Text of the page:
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A World of Language Learning—at Your Fingertips

New UMD-Developed App Offers 420 Immersive Lessons in Seven Languages

By Annie Krakower

Illustration of two smartphones saying "Hello" in different languages

Lectica, a new language-learning app developed by UMD’s National Foreign Language Center, features 420 lessons in seven languages: Spanish, French, Chinese, Russian, Korean, Arabic and Persian.

Illustration by Valerie Morgan

Say hello—or hola, bonjour, привет or 你好—to a new tool that transports you to cultures across the globe while fitting in your hand, pocket or purse.

Lectica, a free language-learning app created by the University of Maryland’s National Foreign Language Center (NFLC), is available now in the Apple App Store. It features 420 lessons in seven languages (Spanish, French, Chinese, Russian, Korean, Arabic and Persian) with material prepared by native speakers, helping beginner to advanced learners work toward proficiency through examples that may be fun, but aren’t a game.

“Learners are drawn in by the real-life materials, things that you’d see if you were immersed in the target language culture,” said Kathy Kilday, director of product development at NFLC.

Language apps surged among COVID-19 quarantiners looking to learn to order a drink or ask about the weather in Buenos Aires, Paris or Seoul. Lectica adds subscription- and ad-free options to the mix. And instead of racking up points or losing lives in games, its users explore text, audio and video clips—like news reports, TV shows, interviews, advertisements and announcements—that native speakers read, watch or hear themselves in their daily lives.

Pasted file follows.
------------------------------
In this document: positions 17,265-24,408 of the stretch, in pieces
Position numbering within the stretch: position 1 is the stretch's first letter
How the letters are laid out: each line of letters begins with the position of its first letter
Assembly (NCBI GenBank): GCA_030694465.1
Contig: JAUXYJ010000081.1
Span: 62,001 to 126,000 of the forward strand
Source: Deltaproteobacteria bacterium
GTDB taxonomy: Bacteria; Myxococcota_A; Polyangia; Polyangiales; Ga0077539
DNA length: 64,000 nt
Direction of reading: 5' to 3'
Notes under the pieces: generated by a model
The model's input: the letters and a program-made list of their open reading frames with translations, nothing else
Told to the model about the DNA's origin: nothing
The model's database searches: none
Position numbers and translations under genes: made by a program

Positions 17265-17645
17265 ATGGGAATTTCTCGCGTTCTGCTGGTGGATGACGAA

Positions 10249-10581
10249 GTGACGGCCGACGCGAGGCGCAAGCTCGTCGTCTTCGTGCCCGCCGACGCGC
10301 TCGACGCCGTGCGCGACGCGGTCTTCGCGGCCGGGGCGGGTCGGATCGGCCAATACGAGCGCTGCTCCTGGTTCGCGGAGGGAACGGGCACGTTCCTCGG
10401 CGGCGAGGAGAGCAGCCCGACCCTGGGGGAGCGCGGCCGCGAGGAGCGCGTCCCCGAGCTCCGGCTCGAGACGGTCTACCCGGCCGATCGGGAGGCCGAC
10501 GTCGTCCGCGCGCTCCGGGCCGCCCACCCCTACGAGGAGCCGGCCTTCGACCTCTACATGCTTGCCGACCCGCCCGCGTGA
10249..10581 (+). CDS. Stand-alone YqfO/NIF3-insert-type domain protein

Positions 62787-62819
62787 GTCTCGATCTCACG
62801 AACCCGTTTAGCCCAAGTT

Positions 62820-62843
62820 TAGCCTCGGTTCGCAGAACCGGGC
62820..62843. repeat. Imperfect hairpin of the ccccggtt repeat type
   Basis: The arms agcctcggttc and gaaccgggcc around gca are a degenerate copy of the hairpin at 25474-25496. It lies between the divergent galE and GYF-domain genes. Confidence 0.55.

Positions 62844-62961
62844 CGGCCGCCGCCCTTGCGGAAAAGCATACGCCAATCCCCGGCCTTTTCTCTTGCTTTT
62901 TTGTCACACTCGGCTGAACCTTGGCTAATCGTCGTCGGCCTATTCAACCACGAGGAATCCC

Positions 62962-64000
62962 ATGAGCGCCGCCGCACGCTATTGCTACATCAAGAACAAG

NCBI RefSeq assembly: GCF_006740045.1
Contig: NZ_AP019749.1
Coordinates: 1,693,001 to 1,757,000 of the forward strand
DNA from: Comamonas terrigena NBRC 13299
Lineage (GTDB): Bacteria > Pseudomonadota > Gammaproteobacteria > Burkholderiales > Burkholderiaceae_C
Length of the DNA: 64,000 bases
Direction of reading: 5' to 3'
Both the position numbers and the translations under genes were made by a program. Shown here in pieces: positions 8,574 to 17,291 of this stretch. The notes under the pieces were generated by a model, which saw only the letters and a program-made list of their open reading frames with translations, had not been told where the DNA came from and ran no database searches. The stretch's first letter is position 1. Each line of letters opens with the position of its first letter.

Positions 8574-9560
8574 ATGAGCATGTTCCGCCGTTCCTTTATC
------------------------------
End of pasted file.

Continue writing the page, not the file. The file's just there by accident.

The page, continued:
In one intermediate lesson, for example, after reviewing vocabulary in prep tasks and watching a real news report with vendors at a Christmas market in France, users can speed up, slow down or loop video segments to boost understanding. Comprehension activities follow, asking: Why do vendors like to exhibit at the market? What are they selling? A translation tool, glossary and detailed cultural and linguistic notes are available for help along the way.

Lectica learners can then track their progress and time spent on each lesson and mark items for later study as they work toward defined goals.

“Compared to other apps, our goals are pretty sturdy,” Kilday said. “We’re talking about hours per week of study as opposed to a few minutes.”

Assembling all that content took time: The NFLC team first started exploring the idea of a comprehensive app in 2015, created an initial prototype, then refined it during the past year. The staff got some help promoting Lectica from RedBlack Consulting, part of UMD’s chapter of the American Marketing Association. A four-student team last spring came up with the app’s name, playing on Greek roots relating to “words” and “speech,” and crafted posts for social media outreach.

“(We wanted to) show how this app is for people who are really serious about language-learning,” said RedBlack Consulting Account Manager Faith Chisholm ’22, “and who really want to get that higher level of fluency.”

Lectica will hit the Google Play store later this year, when NFLC will publish 720 lessons in 12 additional languages. The team will also beef up the lessons in the original seven options.



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